Culham Centre for Fusion Energy is home to the UK's fusion research programme, most notably the MAST (Mega Amp Spherical Tokamak) experiment. It also hosts the world's largest fusion facility, JET (Joint European Torus), which is operated for CCFE's European partners under the European Fusion Development Agreement. The work is funded by the Engineering and Physical Sciences Research Council (EPSRC - www.epsrc.ac.uk) and by the European Union under the EURATOM treaty. Further information is available at www.ccfe.ac.uk and www.jet.efda.org.
Nuclear fusion, the process which powers the Sun and stars, has great potential as a future source of low carbon energy. When light atomic nuclei fuse together to form heavier ones, a large amount of energy is released. To utilise fusion as an energy source, gas is heated to extreme temperatures, over 100 million degrees - hotter than the centre of the Sun. This creates a plasma in which fusion reactions take place. A commercial power station will use the energy produced by fusion reactions to generate electricity. Fusion will have major advantages as an energy source:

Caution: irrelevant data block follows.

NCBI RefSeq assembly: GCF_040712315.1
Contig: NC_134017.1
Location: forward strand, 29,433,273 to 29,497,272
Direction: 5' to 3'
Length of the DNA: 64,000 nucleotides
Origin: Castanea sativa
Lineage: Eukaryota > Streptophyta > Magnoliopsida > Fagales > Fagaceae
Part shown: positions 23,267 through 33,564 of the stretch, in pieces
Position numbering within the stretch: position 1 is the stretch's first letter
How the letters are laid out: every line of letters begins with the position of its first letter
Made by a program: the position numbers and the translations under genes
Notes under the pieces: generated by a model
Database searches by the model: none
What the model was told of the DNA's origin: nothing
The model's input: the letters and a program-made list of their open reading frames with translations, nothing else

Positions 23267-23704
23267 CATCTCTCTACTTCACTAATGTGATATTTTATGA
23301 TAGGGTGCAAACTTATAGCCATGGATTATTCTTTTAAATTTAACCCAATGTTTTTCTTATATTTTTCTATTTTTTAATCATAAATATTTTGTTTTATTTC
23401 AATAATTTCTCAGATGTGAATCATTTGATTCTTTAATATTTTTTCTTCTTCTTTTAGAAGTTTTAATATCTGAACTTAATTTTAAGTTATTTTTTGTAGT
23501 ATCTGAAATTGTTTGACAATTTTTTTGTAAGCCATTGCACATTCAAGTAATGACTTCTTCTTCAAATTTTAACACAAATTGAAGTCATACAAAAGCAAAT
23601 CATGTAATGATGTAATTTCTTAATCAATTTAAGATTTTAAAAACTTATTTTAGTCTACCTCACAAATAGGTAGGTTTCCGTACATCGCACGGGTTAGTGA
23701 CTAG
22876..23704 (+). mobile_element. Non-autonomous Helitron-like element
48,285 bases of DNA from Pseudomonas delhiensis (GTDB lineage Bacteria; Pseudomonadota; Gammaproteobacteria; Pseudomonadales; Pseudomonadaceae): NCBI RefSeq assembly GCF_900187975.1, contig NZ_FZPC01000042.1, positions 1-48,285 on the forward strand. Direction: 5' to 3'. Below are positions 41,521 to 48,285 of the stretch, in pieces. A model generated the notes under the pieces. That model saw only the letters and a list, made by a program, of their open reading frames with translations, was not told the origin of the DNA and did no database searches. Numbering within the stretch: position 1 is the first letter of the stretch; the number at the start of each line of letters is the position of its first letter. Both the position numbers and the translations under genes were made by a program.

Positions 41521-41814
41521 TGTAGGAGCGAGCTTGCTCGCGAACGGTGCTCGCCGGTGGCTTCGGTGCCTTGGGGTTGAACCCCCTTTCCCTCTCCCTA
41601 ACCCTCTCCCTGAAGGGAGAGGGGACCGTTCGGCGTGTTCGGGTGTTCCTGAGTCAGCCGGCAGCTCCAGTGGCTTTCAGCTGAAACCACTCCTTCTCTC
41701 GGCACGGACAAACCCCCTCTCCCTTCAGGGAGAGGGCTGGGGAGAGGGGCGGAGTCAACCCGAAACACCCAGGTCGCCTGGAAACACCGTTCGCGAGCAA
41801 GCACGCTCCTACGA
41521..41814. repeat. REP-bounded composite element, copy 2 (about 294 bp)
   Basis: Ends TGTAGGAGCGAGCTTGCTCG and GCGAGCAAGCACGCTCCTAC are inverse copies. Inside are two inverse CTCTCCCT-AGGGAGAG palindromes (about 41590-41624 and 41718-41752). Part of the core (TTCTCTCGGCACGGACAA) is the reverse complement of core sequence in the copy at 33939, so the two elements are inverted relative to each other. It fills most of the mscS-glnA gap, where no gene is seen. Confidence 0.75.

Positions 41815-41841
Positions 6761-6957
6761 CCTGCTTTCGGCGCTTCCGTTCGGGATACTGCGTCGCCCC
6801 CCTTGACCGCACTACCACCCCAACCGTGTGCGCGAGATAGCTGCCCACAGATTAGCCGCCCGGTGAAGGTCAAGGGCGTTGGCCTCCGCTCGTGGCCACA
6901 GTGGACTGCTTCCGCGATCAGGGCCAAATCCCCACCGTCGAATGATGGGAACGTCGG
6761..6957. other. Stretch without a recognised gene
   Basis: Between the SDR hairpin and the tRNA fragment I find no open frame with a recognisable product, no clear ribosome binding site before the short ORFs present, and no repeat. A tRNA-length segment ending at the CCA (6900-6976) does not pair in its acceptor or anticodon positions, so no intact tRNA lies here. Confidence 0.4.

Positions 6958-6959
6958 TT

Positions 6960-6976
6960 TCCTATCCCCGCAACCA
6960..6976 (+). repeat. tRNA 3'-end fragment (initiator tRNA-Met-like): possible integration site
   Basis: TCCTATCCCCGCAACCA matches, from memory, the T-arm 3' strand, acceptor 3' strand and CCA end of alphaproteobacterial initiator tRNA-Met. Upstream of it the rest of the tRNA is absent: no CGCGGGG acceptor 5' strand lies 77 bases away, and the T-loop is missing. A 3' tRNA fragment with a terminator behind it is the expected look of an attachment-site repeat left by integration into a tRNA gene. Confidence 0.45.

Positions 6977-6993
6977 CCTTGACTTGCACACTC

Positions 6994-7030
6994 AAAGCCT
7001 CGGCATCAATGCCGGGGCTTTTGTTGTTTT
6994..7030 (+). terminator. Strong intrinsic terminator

- No atmospheric pollution: the fusion reaction produces helium, which is not a greenhouse gas;
- Abundant fuels, found in seawater and the Earth's crust;
- No long-lived radioactive waste;
- An inherently safe system: even the worst conceivable accident would not require evacuation of the surrounding population.
The fusion programme's objectives are to obtain and study conditions approaching those needed in a power plant, using the 'tokamak' machine concept - effectively a magnetic bottle which contains the hot plasma. The next step is ITER, an international tokamak experiment which should provide a full scientific demonstration of the feasibility of fusion in power plant-like conditions. ITER is now being constructed at Cadarache in the south of France. ITER (www.iter.org) will be followed by a demonstration fusion power station, DEMO, and electricity from fusion is expected to be on the grid by 2040.
- British Library - Oral History of British Science
The British Library is creating a major archive for the study and public understanding of contemporary science in Britain through a new oral history fieldwork programme involving 200 in-depth interviews with British scientists. Remarkably few British scientists have been interviewed at length about their life and work. This project will address the situation by creating personal testimonies of scientific discovery and archiving them in the national collection. The 200 life story recordings will be recorded to the best digital standards for preservation in perpetuity at the British Library.
The archive is an initiative of National Life Stories and the British Library in association with the Science Museum.
Oral History of British Science
Link to Mike's record